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A Viewtiful Waste

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The mountain resisted. But only at first.Once you pushed past that, it shifted along the ground as smooth as you please. Elda was in too terrible a temper to appreciate the mountain's obligingness. Her mood had not improved, even with energy-expending bullying of a geographical feature.

She pushed it, head down, wings spread out so that the very tips quivered at full extension. Her tail swished in anger behind her. She was not physically touching the mountain. Still, the mountain moved forward with every step she took.

Her progress was rapid as she walked out her anger. Then, of course, the mountain ran out of space for shoving. But Elda continued forward and the mountain contorted around her. She pushed and pushed. The mountain warped more and more with each step.

A small figure approached from the south, with quick reptilian movements. The closer it got, the more annoyed the tiny clicking footsteps sounded out. Elda was aware of this, on the edge of her consciousness, as she worked out her frustrations on the mountain.

When Querida yelled at Elda to stop, the mountain was less a mountain and more an arch.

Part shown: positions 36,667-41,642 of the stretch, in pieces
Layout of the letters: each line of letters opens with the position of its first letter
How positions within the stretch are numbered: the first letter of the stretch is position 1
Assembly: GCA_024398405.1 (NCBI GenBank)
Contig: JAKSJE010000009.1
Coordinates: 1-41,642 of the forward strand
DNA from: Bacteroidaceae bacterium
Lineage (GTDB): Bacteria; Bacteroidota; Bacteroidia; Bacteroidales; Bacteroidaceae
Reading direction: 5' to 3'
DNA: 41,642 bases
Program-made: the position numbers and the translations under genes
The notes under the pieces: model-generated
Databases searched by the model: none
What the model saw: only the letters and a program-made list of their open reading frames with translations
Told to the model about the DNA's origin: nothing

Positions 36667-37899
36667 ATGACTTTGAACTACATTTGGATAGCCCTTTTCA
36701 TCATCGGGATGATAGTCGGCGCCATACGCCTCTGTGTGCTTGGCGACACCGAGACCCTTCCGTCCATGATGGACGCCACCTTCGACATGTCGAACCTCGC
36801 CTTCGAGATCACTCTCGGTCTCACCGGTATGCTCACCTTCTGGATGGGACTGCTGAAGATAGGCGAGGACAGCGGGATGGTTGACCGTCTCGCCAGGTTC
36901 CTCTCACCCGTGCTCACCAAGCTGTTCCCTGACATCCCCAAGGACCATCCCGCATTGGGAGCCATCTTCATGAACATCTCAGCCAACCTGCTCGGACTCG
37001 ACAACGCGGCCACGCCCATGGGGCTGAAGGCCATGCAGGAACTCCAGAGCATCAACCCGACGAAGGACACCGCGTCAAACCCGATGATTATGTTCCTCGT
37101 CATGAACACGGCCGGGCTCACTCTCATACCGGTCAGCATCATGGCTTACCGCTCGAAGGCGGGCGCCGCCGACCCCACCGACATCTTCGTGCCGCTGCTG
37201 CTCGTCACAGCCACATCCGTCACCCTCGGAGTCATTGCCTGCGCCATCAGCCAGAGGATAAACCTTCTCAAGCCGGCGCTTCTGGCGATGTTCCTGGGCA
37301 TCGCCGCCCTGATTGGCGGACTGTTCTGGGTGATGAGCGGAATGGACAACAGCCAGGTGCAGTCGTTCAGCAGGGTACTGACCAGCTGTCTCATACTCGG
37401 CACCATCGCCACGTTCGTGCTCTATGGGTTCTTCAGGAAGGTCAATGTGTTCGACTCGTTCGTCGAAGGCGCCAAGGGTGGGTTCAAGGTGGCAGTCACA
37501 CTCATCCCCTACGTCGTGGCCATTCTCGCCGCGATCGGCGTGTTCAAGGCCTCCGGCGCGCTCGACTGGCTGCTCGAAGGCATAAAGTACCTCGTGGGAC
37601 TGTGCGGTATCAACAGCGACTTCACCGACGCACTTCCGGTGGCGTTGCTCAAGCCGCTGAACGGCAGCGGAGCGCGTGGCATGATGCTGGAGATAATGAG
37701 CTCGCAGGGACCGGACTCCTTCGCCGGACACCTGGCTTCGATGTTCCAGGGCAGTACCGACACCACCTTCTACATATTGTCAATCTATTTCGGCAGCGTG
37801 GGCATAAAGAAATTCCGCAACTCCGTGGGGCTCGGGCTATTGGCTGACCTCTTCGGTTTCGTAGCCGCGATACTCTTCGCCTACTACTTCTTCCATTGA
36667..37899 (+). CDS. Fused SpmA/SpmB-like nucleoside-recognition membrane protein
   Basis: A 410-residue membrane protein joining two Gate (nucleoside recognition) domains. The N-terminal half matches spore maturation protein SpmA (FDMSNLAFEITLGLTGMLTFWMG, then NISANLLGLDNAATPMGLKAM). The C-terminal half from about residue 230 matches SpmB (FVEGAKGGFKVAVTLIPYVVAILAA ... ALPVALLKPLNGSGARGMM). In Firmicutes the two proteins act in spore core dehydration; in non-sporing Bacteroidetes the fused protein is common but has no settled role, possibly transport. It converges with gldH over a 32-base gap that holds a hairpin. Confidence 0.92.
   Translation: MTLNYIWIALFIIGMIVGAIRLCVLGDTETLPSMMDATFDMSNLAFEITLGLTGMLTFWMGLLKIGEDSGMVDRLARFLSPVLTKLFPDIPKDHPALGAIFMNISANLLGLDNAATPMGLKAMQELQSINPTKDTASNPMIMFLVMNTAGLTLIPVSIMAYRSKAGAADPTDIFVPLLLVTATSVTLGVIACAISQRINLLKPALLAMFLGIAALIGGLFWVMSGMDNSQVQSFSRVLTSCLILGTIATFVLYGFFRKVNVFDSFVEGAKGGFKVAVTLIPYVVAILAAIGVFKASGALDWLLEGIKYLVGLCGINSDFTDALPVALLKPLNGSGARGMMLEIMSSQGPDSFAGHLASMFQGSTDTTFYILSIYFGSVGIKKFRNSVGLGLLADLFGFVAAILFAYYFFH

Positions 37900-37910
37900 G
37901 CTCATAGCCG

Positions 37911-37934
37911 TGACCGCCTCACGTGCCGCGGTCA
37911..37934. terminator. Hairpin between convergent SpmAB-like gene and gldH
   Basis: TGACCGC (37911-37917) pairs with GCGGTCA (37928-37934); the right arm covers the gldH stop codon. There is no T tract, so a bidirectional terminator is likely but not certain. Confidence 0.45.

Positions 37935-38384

"Oh, do leave me alone," said Elda, scowling at the little wizard. "Everyone else did."

Querida crossed her bony little arms and glared at the griffin. "That was my best view, you know. There's not a great many views here in the Waste and you've gone and ruined it."

Elda hunched down, her wings low to the ground. A twinge of guilt pulled at her anger.

"It's not fair," she said. It was plaintive. As plaintive as a griffin's voice could get, which meant it had an eagle's shriek hiding in it.

"Nothing's fair. What's not fair now then?" said Querida. Her voice was stern. Elda ducked her head, feeling like she'd been caught doing something naughty.

Well, she supposed bending up mountains wasn't strictly her best behaviour. But she didn't know anyone lived near enough for it to matter. It was the Wastes after all!

"They've gone off! They left me! They said I couldn't come," wailed Elda. She hunkered her head lower. Her crest drooped. The mountain stayed up despite its new bent over shape. It was humiliating getting caught and lectured. At least there wasn't rubble raining down on them too.

Querida rubbed her snakelike face. "Oh, that bloody war. Right. If you can't control yourself enough to not destroy the landscape? Well, I don't see any sense in them bringing you along either."

"That's not fair!"

"It's perfectly fair. Look what you've done. Is Callette with them?" Querida asked, in a casual tone. Elda sighed. It was yet another case of people preferring her sister over her.

"Of course they took Callette," said Elda. "I've got ever so much magic but it's Callette they took!"

"Damn," muttered Querida just on the edge of Elda's hearing.

"And I don't want to stay with mother's friends. I want to go to the West Continent with mother and father and help with the war and use my magic and--"